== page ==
A public consultation co-organized by BoloBhi, Digital Rights Foundation (DRF), Freedom Network (FN), Institute for Research, Advocacy and Development (IRADA) and Pakistan Federal Union of Journalists (PFUJ)  – all independent civil society Pakistani organizations championing the rights of journalists, civil liberties and digital rights of all citizens – and attended by dozens of journalists and media practitioners, digital rights activists, IT industry representatives, internet service providers, human rights groups, women’s rights advocates, lawyers, social media practitioners, and media rights groups, considered in detail all the recent announced and unannounced government measures and official and unofficial drafts.

All the above proposed measures, policies, drafts and proposals were rejected outright with consensus by the participants of the open consultation. The stakeholders and participants agreed that there is no need for the proposed drafts and proposals at all and, therefore, no need to respond to the individual clauses of both the declared and undeclared drafts from PEMRA, PTA and other sources, as they are redundant. Proposing amendments to these drafts would amount to  lending legitimacy to their unfair and non-representative, and often malicious, intent and content.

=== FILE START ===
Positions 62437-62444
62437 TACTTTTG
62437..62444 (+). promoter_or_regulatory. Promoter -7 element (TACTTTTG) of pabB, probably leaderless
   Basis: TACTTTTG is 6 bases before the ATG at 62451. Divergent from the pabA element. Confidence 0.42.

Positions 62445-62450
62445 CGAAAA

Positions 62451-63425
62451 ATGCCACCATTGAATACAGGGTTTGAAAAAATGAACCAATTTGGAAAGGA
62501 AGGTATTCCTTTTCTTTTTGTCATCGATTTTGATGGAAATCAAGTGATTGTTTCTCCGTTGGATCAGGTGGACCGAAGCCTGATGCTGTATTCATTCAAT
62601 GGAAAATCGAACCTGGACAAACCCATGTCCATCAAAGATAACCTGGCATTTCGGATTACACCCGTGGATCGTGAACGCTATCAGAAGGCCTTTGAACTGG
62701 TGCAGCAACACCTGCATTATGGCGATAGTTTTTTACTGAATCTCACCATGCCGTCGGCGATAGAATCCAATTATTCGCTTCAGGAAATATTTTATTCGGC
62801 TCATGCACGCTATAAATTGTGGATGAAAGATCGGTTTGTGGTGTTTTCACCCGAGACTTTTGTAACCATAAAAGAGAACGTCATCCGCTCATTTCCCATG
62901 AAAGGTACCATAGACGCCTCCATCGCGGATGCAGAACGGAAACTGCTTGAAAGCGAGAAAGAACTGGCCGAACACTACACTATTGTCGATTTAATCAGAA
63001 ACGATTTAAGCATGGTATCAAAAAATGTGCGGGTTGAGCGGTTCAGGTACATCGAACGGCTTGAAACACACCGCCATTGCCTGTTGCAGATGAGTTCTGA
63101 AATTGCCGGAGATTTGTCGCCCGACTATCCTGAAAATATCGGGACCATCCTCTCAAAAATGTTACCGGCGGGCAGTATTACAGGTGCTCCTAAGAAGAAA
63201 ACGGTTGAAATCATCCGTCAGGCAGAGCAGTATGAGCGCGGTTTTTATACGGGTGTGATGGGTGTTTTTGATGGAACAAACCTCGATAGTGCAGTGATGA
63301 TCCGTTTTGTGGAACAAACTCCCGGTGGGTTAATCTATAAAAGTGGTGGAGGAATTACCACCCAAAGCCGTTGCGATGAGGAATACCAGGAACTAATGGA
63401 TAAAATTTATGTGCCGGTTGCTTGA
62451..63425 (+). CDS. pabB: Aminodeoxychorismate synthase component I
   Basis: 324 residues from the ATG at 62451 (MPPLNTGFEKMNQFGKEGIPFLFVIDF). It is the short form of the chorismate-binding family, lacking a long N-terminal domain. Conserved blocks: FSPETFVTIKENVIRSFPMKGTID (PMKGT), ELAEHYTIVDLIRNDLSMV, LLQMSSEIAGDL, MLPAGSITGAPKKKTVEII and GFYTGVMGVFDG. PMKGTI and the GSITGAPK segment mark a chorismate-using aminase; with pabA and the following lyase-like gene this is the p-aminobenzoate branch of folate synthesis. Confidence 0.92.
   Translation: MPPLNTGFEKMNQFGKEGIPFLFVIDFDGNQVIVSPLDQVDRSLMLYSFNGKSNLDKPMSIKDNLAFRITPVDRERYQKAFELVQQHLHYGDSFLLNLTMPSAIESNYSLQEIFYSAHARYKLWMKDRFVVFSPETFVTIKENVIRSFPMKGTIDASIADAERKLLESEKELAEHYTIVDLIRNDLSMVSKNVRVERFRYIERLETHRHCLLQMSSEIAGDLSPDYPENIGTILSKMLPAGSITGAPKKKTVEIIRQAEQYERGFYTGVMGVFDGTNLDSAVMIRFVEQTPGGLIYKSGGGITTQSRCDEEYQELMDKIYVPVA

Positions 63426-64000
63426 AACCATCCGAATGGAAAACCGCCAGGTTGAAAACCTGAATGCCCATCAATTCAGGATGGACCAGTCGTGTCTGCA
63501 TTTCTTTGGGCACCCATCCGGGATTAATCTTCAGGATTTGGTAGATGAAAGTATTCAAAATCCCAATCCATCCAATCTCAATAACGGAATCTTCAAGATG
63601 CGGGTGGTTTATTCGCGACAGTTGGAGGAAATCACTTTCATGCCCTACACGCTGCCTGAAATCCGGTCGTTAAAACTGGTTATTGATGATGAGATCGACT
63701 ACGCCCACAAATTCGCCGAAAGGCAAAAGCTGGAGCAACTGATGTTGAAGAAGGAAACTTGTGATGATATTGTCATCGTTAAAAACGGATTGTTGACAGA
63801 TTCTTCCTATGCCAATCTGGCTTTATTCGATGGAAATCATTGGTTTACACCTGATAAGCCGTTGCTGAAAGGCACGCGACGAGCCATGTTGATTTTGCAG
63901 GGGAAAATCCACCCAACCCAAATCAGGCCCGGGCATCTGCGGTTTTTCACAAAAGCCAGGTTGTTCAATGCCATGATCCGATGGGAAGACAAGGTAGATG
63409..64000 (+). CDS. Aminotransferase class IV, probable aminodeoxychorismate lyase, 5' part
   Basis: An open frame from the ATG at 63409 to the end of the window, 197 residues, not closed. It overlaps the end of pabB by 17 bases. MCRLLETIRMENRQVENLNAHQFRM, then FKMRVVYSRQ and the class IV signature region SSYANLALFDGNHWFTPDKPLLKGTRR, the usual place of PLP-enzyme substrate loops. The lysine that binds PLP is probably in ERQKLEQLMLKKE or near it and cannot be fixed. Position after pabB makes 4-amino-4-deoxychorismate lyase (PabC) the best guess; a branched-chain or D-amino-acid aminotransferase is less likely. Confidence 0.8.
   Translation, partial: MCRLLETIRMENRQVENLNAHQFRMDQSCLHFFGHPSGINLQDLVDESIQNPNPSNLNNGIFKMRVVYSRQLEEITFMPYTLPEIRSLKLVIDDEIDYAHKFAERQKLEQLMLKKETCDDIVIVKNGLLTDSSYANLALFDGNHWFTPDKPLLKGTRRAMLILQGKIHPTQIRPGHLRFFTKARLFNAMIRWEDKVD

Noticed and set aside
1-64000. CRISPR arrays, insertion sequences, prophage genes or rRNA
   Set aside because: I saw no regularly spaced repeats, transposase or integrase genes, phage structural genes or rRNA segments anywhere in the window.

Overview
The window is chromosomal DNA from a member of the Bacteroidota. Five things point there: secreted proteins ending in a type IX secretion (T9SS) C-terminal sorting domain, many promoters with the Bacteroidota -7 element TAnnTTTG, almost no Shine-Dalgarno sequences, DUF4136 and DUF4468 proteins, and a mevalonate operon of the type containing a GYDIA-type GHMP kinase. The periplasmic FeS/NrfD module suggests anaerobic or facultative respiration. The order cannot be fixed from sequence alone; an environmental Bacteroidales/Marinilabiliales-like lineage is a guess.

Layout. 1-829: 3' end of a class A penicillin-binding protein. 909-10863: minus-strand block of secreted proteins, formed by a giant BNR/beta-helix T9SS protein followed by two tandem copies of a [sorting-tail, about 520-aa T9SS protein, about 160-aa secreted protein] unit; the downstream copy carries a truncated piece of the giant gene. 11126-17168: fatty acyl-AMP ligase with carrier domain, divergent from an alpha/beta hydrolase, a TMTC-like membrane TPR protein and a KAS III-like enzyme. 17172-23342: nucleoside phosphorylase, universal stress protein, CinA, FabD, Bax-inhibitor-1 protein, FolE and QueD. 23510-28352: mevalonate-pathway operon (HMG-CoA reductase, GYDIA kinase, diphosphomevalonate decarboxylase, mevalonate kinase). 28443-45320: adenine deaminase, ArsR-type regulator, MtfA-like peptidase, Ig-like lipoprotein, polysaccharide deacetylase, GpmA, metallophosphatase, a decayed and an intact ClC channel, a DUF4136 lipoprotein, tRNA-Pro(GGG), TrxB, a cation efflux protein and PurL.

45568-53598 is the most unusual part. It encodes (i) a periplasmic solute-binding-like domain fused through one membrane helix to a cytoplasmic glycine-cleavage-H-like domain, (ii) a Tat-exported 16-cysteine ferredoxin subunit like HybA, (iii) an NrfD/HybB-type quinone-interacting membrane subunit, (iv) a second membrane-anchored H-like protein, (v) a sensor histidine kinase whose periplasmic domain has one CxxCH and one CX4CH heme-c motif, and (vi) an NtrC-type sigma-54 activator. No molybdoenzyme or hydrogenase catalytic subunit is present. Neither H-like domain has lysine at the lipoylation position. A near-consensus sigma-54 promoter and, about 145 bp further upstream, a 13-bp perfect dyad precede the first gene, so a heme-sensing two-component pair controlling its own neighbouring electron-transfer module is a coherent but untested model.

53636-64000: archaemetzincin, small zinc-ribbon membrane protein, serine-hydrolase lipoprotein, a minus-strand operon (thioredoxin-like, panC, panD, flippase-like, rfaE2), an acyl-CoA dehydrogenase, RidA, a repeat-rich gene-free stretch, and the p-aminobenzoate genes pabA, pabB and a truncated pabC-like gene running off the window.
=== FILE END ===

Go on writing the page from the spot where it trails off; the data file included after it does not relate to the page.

The stakeholders rejected the drafts in their totality as attempts at expanding the PEMRA footprint slyly by usurping and self-according to itself the mandate to regulate the internet with the thinly disguised aim to regulate online content. PEMRA’s legal mandate is to regulate the broadcast industry, not even regulate broadcast content, let alone online content,  while any attempts to self-expand its mandate to regulate the internet are dangerous by implication, and downright illegal, which will end up undermining Pakistan’s digital future.

REJECTION RATIONALE

The participants agreed and declared the following:

  1. The environment for free speech for the citizens and the media is already heavily curtailed in Pakistan as part of an ongoing process of suppressing civil liberties and engendering a climate of censorship. These newly proposed regulations and measures, through publicized and unpublicized versions of drafts, can and will be used to censor online content and curb freedom of expression and right to information of media practitioners and citizens.